Government and science: A troubled, critical relationship and what can be done about it

Research output: Contribution to journalArticle

21 Scopus citations

Abstract

The U.S. government-science relationship, which helped win World War II, put a man on the moon, unravel the human genome, and nurture economic growth, is troubled. Money is one reason. However, far more than funding, the tensions between government and science are about politics and policy management. Many scientists and their allies argue that the Bush administration has crossed the line separating appropriate control of information from political interference. That is, there has been a "politicization of science." This essay examines the current debate about politicization in historical context; discusses the tensions among scientists, politicians, and administrators; and suggests possible ways to strengthen the government-science partnership in the future.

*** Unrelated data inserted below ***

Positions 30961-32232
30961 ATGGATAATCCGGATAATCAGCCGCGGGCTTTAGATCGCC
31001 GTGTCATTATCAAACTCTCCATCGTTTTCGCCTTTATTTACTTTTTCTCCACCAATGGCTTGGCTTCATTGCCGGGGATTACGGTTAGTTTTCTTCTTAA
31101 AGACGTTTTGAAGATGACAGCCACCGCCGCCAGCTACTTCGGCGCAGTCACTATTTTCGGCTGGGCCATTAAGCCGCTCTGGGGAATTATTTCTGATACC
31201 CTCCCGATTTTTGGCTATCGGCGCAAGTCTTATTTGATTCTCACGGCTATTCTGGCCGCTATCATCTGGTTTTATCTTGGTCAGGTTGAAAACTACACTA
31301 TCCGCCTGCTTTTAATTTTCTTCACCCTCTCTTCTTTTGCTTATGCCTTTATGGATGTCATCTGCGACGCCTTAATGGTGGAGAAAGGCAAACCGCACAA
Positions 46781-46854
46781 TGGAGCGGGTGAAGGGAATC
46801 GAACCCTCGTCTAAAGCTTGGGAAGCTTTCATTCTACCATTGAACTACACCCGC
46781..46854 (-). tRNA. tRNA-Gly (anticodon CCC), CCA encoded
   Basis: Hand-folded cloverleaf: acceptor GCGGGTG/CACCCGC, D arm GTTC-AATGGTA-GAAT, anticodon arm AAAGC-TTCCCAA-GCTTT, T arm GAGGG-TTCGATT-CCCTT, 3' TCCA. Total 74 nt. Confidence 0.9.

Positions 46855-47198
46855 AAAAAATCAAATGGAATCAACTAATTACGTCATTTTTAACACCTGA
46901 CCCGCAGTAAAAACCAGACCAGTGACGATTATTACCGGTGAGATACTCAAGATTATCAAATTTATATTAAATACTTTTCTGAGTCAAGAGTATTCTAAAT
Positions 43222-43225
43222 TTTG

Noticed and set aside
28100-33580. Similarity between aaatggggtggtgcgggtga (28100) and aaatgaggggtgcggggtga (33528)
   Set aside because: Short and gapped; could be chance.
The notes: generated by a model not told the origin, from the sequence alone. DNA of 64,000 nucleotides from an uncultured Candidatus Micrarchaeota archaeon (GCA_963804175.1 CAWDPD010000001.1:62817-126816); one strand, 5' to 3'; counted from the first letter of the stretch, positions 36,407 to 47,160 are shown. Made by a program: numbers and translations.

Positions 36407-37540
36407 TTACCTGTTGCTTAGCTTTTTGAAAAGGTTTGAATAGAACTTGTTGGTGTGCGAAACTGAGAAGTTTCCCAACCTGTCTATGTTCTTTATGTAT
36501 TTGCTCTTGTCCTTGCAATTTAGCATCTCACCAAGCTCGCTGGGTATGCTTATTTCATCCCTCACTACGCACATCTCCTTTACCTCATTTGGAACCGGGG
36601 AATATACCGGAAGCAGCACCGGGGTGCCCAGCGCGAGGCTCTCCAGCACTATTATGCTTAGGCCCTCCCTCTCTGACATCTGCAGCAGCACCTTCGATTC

Original languageEnglish (US)
Pages (from-to)5-18
Number of pages14
JournalPublic Administration Review
Volume68
Issue number1
DOIs
StatePublished - Jan 1 2008

ASJC Scopus subject areas

  • Sociology and Political Science
  • Public Administration
  • Marketing

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